Ad­ded Rich, re­gard­ing Ra­ham­atulla: “That kid, I don’t even know if he real­izes how big a part of Rich­ie’s suc­cess he was, just en­dur­ing the pun­ish­ment Rich­ie put him through in prac­tice. He was a steady part­ner who wouldn’t com­plain or cry. They both got a lot out of it.”

In Her­shey, Cerebe knocked off his first op­pon­ent, 9-0, be­fore up­set­ting fa­vor­ite Drew Doak in the quarterfi­nals, 3-1. In the semis, he had South­ern Columbia’s Blake Marks on the ropes with about a minute left in the match, be­fore Marks ex­hib­ited a “funky move” and was able to pin Rich­ie, keep­ing him out of the state fi­nals. Cerebe lost his two con­sol­a­tion round match-ups the next day to fin­ish sixth.

“The next two, I just couldn’t get my mind off how close I was,” Rich­ie ad­mit­ted. “Be­ing 45 to 60 seconds away from the fi­nals of the toughest tour­na­ment in the coun­try, it was rough. I couldn’t get my head back in­to it. But it was a great run. It didn’t go ex­actly the way I wanted, but I still made a mark and I’m pretty proud of that. Even just talk­ing about it now is dis­ap­point­ing, but bet­ter things are com­ing my way in col­lege.”

In­deed. Rich­ie has already com­mit­ted to Mes­si­ah Col­lege, a Di­vi­sion III wrest­ling power­house loc­ated just out­side of Har­ris­burg. The school has a strong crim­in­al justice pro­gram, which in­terests Rich­ie, and the school’s wrest­ling coach, Bry­an Brunk, said in his re­cruit­ing pitch that Mes­si­ah was a few wrest­lers away from a na­tion­al cham­pi­on­ship. He sees Rich­ie as one of those miss­ing pieces.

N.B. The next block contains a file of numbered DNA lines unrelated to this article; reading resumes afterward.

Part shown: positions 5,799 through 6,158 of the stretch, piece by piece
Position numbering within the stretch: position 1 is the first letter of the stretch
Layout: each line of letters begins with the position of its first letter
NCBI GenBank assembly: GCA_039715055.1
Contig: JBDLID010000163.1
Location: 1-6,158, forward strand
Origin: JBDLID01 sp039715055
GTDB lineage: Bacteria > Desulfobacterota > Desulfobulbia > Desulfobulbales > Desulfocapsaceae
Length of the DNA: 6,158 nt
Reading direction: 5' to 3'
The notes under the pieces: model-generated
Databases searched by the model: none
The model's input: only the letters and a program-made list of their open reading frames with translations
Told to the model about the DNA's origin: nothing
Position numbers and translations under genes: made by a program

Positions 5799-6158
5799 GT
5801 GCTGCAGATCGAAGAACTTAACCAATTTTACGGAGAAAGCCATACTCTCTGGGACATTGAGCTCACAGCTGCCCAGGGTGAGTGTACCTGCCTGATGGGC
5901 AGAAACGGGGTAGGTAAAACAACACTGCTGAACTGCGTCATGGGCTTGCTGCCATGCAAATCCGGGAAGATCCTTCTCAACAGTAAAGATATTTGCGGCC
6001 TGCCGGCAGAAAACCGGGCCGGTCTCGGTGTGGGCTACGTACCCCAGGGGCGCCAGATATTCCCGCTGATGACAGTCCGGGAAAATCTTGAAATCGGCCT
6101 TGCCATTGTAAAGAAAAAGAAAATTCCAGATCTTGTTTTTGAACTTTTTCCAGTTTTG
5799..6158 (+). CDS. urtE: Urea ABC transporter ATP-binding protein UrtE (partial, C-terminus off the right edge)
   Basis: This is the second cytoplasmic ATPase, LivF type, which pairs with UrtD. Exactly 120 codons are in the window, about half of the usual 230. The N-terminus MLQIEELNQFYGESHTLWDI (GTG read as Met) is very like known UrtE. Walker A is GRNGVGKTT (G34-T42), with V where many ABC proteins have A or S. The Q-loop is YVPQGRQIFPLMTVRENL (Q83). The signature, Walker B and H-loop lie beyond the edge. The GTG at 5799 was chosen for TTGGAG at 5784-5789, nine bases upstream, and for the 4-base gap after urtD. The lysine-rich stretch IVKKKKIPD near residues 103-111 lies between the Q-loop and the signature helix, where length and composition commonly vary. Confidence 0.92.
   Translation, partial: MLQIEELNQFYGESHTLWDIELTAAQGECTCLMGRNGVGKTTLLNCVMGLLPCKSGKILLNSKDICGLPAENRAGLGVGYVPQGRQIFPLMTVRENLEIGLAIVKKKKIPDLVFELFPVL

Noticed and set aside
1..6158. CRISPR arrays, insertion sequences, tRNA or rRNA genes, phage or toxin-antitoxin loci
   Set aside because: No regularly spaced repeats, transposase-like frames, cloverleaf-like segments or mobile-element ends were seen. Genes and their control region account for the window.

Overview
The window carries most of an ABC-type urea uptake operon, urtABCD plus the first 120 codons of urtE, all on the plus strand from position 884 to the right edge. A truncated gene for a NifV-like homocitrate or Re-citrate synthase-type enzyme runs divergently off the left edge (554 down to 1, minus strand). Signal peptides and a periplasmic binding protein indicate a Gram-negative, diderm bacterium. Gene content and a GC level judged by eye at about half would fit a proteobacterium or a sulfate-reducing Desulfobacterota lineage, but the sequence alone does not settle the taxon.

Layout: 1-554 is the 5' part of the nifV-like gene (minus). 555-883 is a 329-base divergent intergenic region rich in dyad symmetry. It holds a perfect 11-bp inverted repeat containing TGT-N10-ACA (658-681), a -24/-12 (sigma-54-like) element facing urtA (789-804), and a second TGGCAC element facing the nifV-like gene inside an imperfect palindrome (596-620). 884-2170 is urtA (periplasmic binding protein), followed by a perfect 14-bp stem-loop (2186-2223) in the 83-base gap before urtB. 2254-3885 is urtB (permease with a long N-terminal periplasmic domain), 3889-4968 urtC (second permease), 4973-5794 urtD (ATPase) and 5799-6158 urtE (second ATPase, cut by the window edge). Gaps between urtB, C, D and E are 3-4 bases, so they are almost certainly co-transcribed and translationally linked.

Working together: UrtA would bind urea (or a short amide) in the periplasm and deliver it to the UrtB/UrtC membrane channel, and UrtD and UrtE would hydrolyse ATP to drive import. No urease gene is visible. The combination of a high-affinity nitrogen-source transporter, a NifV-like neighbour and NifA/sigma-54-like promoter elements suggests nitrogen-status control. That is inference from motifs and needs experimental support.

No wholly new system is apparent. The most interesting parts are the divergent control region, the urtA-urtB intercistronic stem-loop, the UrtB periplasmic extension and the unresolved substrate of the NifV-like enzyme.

“To win a na­tion­al cham­pi­on­ship in col­lege, I think that’s any ser­i­ous wrest­ler’s dream,” he said. “And after what I’ve been through already, that thought doesn’t seem so dis­tant.”

If Rich­ie’s unique sea­son ac­com­plished any­thing, it’s that it brought him even closer to his fath­er. Not that they ne­ces­sar­ily needed it, be­cause they already shared a tight-knit bond tra­cing all the way back to when Rich­ie was 5 years old and star­ted play­ing com­pet­it­ive sports. 

“We star­ted to­geth­er all the way back then, and the best thing he said to me was, ‘I want you to coach me to a state medal this year,’ ” Rich said. “For me to be able to go up there and place the medal around his neck, it was a great mo­ment. The greatest mo­ment.

“People didn’t think he’d even make it to states giv­en all he went through with his situ­ation, so it’s amaz­ing. He ac­com­plished everything this sea­son that he’s worked so hard for.”

And des­pite fall­ing short of a state cham­pi­on­ship in Her­shey, in the end, Rich­ie has no re­grets. Par­ti­cip­at­ing in a sport that re­quires so much phys­ic­al and men­tal dis­cip­line tends to al­low com­pet­it­ors to leave everything on the mat.

“The sport, it ex­poses your char­ac­ter, shows you what you’re made of,” he said. “I don’t know what I’d be do­ing now if not for wrest­ling. It’s the hard­est thing I’ve ever done, and it trans­lates to life. It makes things that once looked im­possible seem easi­er. I’ve done foot­ball, hockey, soc­cer and swim­ming, but wrest­ling just can’t be touched in terms of what it takes to suc­ceed.

“You learn things about your­self you may not have oth­er­wise known. It all trans­lates. It opens your eyes. People try to com­pare it to oth­er sports, but to me, it doesn’t really com­pare at all. All you need is the right mind­set. Once you have that, noth­ing can stop you. You can achieve any­thing you want to.” ••

You can reach at emorrone@bsmphilly.com.